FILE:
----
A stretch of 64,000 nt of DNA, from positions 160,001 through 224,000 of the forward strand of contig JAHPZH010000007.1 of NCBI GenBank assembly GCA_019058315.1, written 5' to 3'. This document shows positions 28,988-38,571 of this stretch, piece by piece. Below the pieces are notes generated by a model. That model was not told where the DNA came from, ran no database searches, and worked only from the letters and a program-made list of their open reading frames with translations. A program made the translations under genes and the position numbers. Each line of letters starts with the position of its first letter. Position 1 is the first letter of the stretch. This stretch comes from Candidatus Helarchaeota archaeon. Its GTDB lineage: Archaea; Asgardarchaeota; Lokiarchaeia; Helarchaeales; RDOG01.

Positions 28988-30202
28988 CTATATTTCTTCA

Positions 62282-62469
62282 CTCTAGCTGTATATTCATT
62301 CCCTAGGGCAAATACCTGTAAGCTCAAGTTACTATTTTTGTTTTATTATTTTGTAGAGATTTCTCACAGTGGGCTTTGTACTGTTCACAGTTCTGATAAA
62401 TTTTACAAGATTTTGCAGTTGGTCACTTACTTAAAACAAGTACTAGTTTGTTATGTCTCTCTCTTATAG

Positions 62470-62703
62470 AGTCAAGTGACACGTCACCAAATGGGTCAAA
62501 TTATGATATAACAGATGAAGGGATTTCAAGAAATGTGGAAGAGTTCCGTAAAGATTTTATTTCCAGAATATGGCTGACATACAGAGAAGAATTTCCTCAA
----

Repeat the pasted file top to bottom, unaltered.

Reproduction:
A stretch of 64,000 nt of DNA, from positions 160,001 through 224,000 of the forward strand of contig JAHPZH010000007.1 of NCBI GenBank assembly GCA_019058315.1, written 5' to 3'. This document shows positions 28,988-38,571 of this stretch, piece by piece. Below the pieces are notes generated by a model. That model was not told where the DNA came from, ran no database searches, and worked only from the letters and a program-made list of their open reading frames with translations. A program made the translations under genes and the position numbers. Each line of letters starts with the position of its first letter. Position 1 is the first letter of the stretch. This stretch comes from Candidatus Helarchaeota archaeon. Its GTDB lineage: Archaea; Asgardarchaeota; Lokiarchaeia; Helarchaeales; RDOG01.

Positions 28988-30202
28988 CTATATTTCTTCA

Positions 62282-62469
62282 CTCTAGCTGTATATTCATT
62301 CCCTAGGGCAAATACCTGTAAGCTCAAGTTACTATTTTTGTTTTATTATTTTGTAGAGATTTCTCACAGTGGGCTTTGTACTGTTCACAGTTCTGATAAA
62401 TTTTACAAGATTTTGCAGTTGGTCACTTACTTAAAACAAGTACTAGTTTGTTATGTCTCTCTCTTATAG

Positions 62470-62703
62470 AGTCAAGTGACACGTCACCAAATGGGTCAAA
62501 TTATGATATAACAGATGAAGGGATTTCAAGAAATGTGGAAGAGTTCCGTAAAGATTTTATTTCCAGAATATGGCTGACATACAGAGAAGAATTTCCTCAA